Compounding this is the altered landscapes of so many Indigenous homelands: skyscrapers, warehouses, municipally-regulated green spaces, police surveillance and brutality, self-entitled cottagers, overpriced housing and services in increasingly gentrified neighbourhoods, and the offbeat rhythms of unrecognizable seasonal cycles resultant of climate change. Where subversively reclaiming growing space is possible, it is not without carceral consequences, and where the land remains a little less altered, it is sold at price only accessible to generational and extractively-acquired wealth. In the necessary and owed vision of Land Back, Indigenous food justice looks like planting and harvesting on our ancestral homelands in their returned and restored self-determining glory.

Commodification of Indigenous foodways and appropriation of Land Back

Due to the tireless activist labour of Black and Brown anti-racism organizers, we’ve seen increased visibility of calls for racial justice and decolonization as well as for our critiques of mainstream environmentalism’s white supremacy problem. In response, non-Indigenous leaders have voiced commitments to decolonizing inherently colonial institutions, co-opting the concept of decolonization in the process. Settlers are collectively purchasing land and permitting Indigenous access to the land, falsely calling it a contribution to the Land Back movement. Settler farmers with organic operations are seeking access to Indigenous gardening knowledges and Indigenous seed varieties, falsely calling it an act of Indigenous solidarity. As scholar and Sisseton-Wahpeton Oyate citizen Kim Tallbear states, “a lot of non-Indigenous people [are] wanting to be us rather than doing the work of being in good kinship.”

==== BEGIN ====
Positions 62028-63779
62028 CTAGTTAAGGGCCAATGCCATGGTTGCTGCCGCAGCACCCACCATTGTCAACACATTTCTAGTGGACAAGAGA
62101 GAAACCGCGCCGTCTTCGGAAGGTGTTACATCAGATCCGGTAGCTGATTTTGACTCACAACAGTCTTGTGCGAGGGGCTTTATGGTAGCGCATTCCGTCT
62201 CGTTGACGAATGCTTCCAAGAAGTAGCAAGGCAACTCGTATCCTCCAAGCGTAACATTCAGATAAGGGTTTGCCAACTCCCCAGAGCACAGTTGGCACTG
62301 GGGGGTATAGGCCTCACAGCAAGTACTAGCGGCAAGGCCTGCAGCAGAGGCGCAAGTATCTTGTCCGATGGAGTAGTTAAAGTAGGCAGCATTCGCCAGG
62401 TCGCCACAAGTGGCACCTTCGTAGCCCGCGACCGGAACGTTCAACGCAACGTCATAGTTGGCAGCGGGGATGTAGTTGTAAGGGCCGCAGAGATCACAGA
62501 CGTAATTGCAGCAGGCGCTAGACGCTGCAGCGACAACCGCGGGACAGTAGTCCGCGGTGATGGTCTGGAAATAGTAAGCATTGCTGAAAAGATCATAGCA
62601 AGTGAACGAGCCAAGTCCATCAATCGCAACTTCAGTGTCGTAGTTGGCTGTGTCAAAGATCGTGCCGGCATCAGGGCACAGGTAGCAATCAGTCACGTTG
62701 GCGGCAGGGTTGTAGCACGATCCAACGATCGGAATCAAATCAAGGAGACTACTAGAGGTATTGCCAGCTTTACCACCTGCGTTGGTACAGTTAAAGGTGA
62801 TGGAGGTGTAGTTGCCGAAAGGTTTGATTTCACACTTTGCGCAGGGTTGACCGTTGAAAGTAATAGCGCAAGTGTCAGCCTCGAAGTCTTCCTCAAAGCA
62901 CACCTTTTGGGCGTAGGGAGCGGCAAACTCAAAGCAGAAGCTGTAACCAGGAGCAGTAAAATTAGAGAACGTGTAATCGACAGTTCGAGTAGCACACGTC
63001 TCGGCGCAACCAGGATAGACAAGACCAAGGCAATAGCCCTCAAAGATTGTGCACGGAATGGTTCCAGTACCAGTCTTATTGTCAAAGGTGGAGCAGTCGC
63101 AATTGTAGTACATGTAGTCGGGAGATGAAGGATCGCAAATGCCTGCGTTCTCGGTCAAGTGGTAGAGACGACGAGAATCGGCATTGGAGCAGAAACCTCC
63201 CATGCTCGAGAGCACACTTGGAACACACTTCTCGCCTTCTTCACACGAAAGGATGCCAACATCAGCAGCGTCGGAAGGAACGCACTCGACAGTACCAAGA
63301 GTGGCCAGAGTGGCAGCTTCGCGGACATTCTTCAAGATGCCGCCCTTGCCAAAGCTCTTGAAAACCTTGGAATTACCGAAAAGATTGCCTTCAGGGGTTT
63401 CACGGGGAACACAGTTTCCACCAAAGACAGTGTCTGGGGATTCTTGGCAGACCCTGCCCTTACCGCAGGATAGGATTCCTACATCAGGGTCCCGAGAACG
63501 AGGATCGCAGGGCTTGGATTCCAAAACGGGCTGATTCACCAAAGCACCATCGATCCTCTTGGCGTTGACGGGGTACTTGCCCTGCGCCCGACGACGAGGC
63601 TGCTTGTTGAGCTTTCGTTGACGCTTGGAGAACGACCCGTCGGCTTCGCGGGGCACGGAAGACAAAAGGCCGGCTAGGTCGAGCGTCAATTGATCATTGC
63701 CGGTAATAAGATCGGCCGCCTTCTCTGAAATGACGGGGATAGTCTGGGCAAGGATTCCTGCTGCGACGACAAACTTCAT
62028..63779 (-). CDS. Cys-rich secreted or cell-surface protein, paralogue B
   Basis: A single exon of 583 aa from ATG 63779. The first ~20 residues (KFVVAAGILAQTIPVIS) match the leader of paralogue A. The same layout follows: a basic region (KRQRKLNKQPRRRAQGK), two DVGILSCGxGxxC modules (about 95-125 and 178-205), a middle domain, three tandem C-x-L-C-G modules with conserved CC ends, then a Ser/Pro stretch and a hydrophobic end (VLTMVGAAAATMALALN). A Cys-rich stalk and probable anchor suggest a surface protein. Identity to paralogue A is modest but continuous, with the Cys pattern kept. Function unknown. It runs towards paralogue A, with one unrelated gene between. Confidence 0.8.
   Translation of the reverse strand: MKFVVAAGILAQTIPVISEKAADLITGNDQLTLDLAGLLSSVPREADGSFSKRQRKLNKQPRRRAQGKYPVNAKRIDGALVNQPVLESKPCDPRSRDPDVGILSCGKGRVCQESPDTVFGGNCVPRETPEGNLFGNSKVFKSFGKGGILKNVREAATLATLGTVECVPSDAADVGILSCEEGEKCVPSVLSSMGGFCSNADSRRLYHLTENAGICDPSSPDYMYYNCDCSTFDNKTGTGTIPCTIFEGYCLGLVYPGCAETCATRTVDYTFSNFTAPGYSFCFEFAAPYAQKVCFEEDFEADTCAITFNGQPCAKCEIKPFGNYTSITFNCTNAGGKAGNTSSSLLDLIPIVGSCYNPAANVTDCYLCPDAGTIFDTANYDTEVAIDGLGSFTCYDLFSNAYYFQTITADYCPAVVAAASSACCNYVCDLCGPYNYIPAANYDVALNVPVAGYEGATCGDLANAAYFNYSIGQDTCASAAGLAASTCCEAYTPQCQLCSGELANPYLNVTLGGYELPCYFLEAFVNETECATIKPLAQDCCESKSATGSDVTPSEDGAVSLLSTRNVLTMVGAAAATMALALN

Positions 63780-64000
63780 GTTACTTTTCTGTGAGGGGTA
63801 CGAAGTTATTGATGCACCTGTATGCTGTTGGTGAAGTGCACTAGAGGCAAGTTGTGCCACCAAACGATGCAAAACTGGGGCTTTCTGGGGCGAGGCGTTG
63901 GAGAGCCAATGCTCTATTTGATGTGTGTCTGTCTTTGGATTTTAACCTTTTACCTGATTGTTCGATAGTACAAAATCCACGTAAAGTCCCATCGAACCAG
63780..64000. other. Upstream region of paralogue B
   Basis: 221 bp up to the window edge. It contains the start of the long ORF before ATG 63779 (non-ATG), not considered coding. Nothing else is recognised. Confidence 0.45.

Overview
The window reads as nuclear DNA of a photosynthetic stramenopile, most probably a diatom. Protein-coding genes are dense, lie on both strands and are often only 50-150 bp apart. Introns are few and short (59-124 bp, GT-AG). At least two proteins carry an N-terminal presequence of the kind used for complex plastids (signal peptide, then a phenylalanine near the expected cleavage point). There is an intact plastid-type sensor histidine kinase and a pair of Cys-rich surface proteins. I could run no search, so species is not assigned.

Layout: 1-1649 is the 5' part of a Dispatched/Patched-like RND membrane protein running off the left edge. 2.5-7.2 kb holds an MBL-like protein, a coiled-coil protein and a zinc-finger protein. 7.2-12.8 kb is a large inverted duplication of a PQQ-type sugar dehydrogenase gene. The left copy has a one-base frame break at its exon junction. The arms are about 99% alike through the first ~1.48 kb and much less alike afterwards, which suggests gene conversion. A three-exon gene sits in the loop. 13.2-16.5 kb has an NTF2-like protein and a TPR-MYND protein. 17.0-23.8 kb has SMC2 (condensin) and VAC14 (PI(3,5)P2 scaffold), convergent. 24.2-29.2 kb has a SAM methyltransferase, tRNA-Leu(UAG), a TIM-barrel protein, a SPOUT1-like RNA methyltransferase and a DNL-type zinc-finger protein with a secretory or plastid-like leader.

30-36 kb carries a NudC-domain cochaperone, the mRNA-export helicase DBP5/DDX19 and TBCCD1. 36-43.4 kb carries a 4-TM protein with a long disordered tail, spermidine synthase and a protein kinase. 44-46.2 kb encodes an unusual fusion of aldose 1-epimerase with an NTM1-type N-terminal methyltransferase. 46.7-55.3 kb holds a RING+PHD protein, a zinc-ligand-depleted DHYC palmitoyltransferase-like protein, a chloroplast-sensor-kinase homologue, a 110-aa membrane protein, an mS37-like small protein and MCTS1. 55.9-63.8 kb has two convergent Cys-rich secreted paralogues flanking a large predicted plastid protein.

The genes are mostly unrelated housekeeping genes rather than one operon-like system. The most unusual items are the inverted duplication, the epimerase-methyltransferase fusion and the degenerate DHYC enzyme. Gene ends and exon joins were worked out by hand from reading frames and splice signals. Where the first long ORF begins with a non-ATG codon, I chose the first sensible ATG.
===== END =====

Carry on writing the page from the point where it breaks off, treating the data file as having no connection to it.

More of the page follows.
While green colonialism is diluting our efforts towards true justice, we continue to battle the imposition of colonial market-based solutions to our food crises. Indigenous people commercializing their food sovereignty efforts are not to be vilified: participating in the food production market to feed families and communities is a contemporary translation of ancestral activities. The issue is systemic and lies in the fact that many communities have only this option as an alternative to sustaining their efforts through precarious fundraising models that drip-feed conditional funds without regard for the stolen wealth and privilege that land dispossession generates. Governmental and philanthropic bodies overwhelmingly offer prescriptive solutions and resources centered on reforming Indigenous food practices into revenue-generating enterprises. This undercuts Indigenous people’s spiritual and cultural contracts with the land, which can involve the non-monetization of food species and slower, more intimate processes of food production. These charitable and loan-based Indigenous food funding programs perpetuate saviourist narratives of development or aid while circumventing settler accountability to justice-centered land restitution.